Inside the cocoon the caterpillar digests itself. It deliquesces its nervous system, guts, mouth, eyes, muscles, and legs. What does it feel like to melt? I would hesitate to say it feels like “becoming yourself”. What if one day after a big salad you suddenly started to feel very sick. You went to lie down, rubbing your temples. Maybe a migraine was blooming behind your eyes. When, suddenly, you realized your skin was sloughing off. There was a tidal pool where your chest should be. There is every reason to believe that the caterpillar’s metamorphosis feels terrifying. Or that it feels like death. I wonder if the radical inability to classify the experience is a necessary ingredient in transformation. Each one of the caterpillar’s cells has held this secret ability to self-destruct since birth. This, to me, seems the most comforting thing. Even if the mind is destabilized, literally liquefied, by the transformation, even if the body puddles, you are being “authored” at a deeper level than mind or skin-silhouette. You are being distilled by the intuition of your own cells. A few “imaginal disc cells” remain constant that then “use” the slush of protein and matter to compose a butterfly.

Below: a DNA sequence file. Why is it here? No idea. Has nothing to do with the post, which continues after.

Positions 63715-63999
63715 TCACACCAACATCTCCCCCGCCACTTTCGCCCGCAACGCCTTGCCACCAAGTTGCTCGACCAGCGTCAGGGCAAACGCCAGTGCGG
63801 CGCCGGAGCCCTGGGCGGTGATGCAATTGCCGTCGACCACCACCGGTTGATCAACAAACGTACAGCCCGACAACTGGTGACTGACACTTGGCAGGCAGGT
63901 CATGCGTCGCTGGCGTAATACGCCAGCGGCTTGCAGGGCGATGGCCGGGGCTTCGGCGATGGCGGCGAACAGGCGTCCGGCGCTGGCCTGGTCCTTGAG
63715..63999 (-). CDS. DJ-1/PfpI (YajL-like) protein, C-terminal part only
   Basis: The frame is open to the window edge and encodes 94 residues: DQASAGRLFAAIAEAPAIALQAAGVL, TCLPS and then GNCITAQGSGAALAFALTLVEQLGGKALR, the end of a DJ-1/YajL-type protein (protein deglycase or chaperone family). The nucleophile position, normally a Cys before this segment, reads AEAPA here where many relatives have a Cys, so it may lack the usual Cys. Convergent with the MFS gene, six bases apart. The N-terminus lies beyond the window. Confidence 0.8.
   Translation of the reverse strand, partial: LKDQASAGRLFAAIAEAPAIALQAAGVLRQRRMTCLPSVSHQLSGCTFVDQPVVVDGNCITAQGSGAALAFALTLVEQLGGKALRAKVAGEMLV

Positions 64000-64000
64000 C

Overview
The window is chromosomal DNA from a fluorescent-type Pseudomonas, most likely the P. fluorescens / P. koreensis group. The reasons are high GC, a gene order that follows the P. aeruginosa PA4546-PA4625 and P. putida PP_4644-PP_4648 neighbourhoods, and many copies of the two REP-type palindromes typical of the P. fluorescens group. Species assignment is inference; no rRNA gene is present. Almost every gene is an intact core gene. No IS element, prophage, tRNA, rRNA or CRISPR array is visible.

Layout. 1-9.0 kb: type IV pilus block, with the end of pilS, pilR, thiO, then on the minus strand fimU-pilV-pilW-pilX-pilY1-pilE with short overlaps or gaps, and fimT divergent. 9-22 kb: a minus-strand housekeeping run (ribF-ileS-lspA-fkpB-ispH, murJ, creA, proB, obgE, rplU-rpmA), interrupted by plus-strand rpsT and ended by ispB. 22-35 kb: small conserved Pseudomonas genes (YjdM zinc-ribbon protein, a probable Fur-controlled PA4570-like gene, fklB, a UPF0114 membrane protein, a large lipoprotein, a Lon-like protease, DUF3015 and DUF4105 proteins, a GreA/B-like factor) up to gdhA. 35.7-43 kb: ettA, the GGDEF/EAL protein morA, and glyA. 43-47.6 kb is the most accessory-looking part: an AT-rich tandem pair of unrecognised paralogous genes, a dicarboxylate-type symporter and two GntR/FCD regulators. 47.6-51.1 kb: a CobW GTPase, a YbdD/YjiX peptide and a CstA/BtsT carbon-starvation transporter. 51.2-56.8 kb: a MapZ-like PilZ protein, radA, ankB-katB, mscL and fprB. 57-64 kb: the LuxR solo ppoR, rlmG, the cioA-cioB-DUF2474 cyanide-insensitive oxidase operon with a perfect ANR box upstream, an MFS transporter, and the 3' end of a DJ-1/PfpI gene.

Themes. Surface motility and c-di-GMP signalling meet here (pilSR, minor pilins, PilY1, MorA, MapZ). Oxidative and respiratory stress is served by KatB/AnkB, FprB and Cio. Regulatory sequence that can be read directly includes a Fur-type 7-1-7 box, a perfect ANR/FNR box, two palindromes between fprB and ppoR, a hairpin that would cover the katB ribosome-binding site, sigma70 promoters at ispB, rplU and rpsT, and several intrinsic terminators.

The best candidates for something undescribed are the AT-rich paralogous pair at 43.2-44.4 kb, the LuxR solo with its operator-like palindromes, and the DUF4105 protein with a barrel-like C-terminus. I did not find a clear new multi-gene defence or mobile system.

Tomb or womb, the cocoon is a vessel. An autopoietic boat through the meltwater of your own transformation. It both creates and shapes disorder. An interesting fact is that the caterpillar and the butterfly both “fit” inside of the cocoon. When we digest ourselves, we create ourselves. Not a single cell is expendable. Nothing is discarded. The butterfly, then, is a remarkable act of inclusion. No part of the caterpillar will be exiled from the ecstasy of flight. Yet no part of the caterpillar will remain unchanged.

Sophie Strand, On Melting & Memorie